To deal with these problems, designers incorporate filters using inductors and capacitors, to block much of the interference, and keep it within the power supply circuit itself. The most effective elements are capacitors: X-capacitors across the a.c. supply, and Y-capacitors between the transformer output and ground, or the transformer input and ground, depending on the source of the greatest interference. Because failure of these capacitors can cause fire or electric shock, they have stringent safety approvals. Other filter elements include lossy inductors, known as chokes, connected in series with the a.c. input to block high frequency currents from the a.c. cord.

Protective Earthing

There are two basic approaches to protecting users of a.c. powered products from electric shock.

Class 1 devices have 3 connections to the a.c. supply: Live; Neutral; and Earth. The Earth circuit is connected in the building to a copper rod buried in the ground and remains at a safe ground potential. In countries with a Neutral connection, (as opposed to L1 and L2), Neutral is connected to Earth at the building supply connection point. In the device, the Earth wire is connected to all exposed metal surfaces which the user can touch, keeping the user safe from electric shock. If a fault occurs, such as a live wire falls from a bad crimp connection and touches the inside of the metal case, a large fault current flows directly to Earth, tripping the supply fuse/breaker and keeping the user safe from shock.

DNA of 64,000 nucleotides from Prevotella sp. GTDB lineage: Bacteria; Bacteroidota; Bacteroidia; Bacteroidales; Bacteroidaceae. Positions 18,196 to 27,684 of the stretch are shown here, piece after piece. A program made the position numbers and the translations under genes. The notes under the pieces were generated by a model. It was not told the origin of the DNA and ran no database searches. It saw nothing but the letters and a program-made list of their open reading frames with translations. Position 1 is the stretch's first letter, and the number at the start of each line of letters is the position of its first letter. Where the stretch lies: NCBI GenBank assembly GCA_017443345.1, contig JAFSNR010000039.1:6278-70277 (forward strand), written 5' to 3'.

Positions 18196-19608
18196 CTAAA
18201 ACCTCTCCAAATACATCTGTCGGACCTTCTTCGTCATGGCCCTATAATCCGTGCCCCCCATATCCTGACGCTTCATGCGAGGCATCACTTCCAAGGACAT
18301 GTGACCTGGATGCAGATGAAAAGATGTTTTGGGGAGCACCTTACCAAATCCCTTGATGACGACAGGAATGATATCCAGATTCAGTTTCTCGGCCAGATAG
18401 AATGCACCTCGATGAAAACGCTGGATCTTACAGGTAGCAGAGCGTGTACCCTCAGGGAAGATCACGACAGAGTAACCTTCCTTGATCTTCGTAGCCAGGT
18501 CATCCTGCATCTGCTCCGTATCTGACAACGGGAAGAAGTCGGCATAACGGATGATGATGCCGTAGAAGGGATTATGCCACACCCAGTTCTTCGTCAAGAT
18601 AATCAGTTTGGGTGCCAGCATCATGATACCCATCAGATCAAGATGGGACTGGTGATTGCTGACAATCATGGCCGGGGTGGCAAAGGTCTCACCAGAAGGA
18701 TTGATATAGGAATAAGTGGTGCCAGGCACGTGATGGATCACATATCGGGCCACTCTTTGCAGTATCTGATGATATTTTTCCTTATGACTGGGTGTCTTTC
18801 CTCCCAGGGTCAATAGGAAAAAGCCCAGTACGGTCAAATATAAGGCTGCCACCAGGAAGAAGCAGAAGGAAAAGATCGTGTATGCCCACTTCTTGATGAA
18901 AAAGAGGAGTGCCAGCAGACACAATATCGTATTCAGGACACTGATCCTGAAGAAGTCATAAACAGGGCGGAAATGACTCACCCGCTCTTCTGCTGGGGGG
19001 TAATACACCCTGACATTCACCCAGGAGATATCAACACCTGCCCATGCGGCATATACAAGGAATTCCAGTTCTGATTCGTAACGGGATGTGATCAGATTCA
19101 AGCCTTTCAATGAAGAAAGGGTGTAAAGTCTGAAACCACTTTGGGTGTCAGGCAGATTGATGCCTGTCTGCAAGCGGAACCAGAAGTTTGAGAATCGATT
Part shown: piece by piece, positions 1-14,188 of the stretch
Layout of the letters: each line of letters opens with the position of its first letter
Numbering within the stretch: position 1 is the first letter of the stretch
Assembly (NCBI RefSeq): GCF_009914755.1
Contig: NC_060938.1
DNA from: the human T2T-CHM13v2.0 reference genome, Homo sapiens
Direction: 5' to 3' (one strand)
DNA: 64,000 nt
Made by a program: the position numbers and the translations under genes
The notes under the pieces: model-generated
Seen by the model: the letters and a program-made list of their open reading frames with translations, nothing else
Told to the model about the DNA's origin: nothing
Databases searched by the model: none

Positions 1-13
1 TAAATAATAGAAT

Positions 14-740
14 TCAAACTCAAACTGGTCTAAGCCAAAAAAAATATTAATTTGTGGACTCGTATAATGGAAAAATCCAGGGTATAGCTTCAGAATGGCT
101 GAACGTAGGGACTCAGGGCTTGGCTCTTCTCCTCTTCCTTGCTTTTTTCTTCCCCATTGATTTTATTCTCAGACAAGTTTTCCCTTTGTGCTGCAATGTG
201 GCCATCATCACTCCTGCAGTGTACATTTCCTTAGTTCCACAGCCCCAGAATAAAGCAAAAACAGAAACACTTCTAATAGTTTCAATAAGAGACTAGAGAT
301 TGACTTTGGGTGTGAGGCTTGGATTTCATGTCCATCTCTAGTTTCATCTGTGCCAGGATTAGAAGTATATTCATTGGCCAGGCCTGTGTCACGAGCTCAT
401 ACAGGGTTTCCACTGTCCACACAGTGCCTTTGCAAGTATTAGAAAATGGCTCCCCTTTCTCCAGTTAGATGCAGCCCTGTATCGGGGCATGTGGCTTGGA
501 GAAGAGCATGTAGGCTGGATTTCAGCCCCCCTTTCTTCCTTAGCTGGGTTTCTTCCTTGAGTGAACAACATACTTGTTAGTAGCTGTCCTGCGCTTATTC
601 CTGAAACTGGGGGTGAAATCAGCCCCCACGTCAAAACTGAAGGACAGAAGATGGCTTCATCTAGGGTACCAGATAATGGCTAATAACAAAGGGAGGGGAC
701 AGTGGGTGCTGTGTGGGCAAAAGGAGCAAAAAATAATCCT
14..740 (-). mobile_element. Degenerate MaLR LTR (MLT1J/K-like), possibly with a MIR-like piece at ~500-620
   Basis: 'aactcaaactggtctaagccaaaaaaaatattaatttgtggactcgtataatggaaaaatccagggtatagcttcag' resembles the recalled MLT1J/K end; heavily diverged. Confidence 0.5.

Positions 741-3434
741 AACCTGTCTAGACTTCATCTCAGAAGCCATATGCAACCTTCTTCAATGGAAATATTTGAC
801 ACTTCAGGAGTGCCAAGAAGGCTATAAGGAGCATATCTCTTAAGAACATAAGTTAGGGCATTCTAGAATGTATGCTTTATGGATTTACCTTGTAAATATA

Class 2 devices have only 2 connections to the a.c. supply: L1; and L2. They have no Earth connection. This makes connection easier, cables lighter and devices easier (and cheaper) to wire internally. But to protect users from shock in the event of a fault, two layers of insulation are required between live circuits and anything the user can come into contact with. (Double- or reinforced-insulation can comprise two separate layers of insulation, each rated for the worst case supply voltage, or a single layer twice as thick). The principle here is that even if one layer fails, the user will still be protected by the second insulation layer, or in the case of double thickness, it is extremely unlikely to fail.

Fixed household appliances made of metal are almost always Class 1, protected by an Earth connection. Portable devices are often Class 2, but can be Class 2 with a functional Earth.

Earth Leakage

Every earthed device has some a.c. current passing along the Earth wire. Tiny capacitances between wires, or between live wires and the earthed enclosure, allow these a.c. currents to flow. Currents from these stray capacitances are usually tiny, but can be more significant where there are transformers with earthed winding screens, reducing EMC emissions but increasing leakage capacitance and Earth leakage current.